Jason Brooks: Holy cow! Let's move on to the next point. And you know, if there's one that you want to get to just holler it out, but we'll keep blazing through as best we can. John said that uncertainty also reintroduces us to humility. And I love the idea is a reintroduction. How does uncertainty do that? And why do we lose that humility in the first place?
Mark Cole: You know, I didn't spend much time Jason and we will in the future because I really am here. I didn't spend much time on point number two, that leadership provides opportunities that or, sorry, that crisis that benefits of a uncertainty is it provides leadership opportunities. I'm in that right now. I've never been more extended financially, extended as a leader, extended as leading in such a time have never led than I am today. Never. It's our moment. I mean, six weeks ago, we closed on acquiring the John Maxwell Company and making that one company. We can talk more about that in a future podcast, but it's a pivotal moment for John. It's a pivotal moment for me. It's a pivotal moment for our leadership team. And there's never been more opportunity than right now. And so, I'm not going to go back and dig in number two, but let me make a point so I can answer your question on number four. It reintroduces us to humility. I've never been more certain in my life with all of that uncertainty, that this is our time, Jason, to lead. It's my time. I am confident that right now is the best time in my life to lead. That confidence can come across as so aloof, that people feel like I'm irrelevant, and that I have a deaf ear to the challenges that we're in right now. I can come across and I can say it's no better time. It's a better time because I really do believe that. But I got to also tell you that I realized right now, Jason, more than I've ever realized in my life, how much I need good, incredible people around me. I did what we call a CEO corner yesterday with our entire staff and it's just being available to the team and I didn't intentionally do this it just came out of a place deep in my heart. I finished the session. It was a Zoom call 55 or so of our team members on there. And I did it by trying to look them deep through the camera lens on my computer and thanking them for being on the team. For thanking them for trusting me during a time like this, thanking them for being in the journey with me. And I think that's where John says, humility doesn't mean that we think less of ourselves, humility does mean that we think of ourselves less. And I love that definition of humility because back to point number two, I'm confident this is our time to lead. We're going to come through this and our future is brilliant. But I don't want that to be about me and my leadership, even though I've got to sound a certain sound to everyone that we're going to be okay I'm not nervous. I'm not sitting at home, not sleeping. But the idea of humility is that this process has got to be less about me and more about our team. And I think that's the point of humility John's making here.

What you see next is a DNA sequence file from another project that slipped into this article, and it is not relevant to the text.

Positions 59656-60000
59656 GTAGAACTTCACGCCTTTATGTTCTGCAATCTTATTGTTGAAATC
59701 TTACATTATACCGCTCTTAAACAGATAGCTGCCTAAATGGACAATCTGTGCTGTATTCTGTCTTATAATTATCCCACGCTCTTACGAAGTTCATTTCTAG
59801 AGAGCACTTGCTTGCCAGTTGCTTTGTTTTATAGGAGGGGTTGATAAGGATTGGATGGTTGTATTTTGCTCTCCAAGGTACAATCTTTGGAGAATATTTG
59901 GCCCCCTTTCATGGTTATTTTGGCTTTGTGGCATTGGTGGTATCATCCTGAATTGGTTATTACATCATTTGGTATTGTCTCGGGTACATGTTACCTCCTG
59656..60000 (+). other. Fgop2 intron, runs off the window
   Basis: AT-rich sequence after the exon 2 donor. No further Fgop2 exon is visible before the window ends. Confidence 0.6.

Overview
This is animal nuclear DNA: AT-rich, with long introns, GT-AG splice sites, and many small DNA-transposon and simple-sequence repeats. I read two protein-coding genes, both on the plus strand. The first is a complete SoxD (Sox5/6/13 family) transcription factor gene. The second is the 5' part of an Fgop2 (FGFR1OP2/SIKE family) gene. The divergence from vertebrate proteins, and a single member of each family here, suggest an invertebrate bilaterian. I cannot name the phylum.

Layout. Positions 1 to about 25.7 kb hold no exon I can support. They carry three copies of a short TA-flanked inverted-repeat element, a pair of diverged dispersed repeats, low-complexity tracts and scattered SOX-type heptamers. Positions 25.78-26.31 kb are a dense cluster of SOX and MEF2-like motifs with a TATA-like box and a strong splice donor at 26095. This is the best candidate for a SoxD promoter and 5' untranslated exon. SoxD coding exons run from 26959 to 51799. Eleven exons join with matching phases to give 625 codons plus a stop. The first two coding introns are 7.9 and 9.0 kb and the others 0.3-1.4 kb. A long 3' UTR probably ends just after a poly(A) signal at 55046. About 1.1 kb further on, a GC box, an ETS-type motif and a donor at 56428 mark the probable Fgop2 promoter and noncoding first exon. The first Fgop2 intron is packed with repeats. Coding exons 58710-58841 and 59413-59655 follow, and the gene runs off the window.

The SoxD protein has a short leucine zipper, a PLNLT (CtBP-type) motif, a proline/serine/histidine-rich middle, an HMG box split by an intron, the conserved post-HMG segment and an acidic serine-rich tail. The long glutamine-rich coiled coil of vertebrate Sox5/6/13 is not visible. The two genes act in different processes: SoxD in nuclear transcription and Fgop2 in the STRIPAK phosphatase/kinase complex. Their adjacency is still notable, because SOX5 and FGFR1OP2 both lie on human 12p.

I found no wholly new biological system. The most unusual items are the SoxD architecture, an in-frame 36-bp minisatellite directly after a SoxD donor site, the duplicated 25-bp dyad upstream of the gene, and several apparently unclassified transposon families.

Jason Brooks: I love that because, you know, one of the things that I've learned is that I'd heard the definition of humility is not thinking of yourself less, it's just thinking of others more. But as I have gone through and wrestled with this idea, humility is being able to truthfully understand your strengths and your weaknesses, to be accepting of them. And I see how you're uncertainty kind of reintroduces that to us because there are times that you know, when things are going well, man, when everything is great, it's easy to lose track of the weaknesses or it's easy to take for granted the strengths that you have, When it bounces off the wall, and it just goes haywire the way it does, we have to re-learn who we are and remember what we're capable of, and I just thought it was a really great point. And that actually kind of leads into—Oh, go ahead!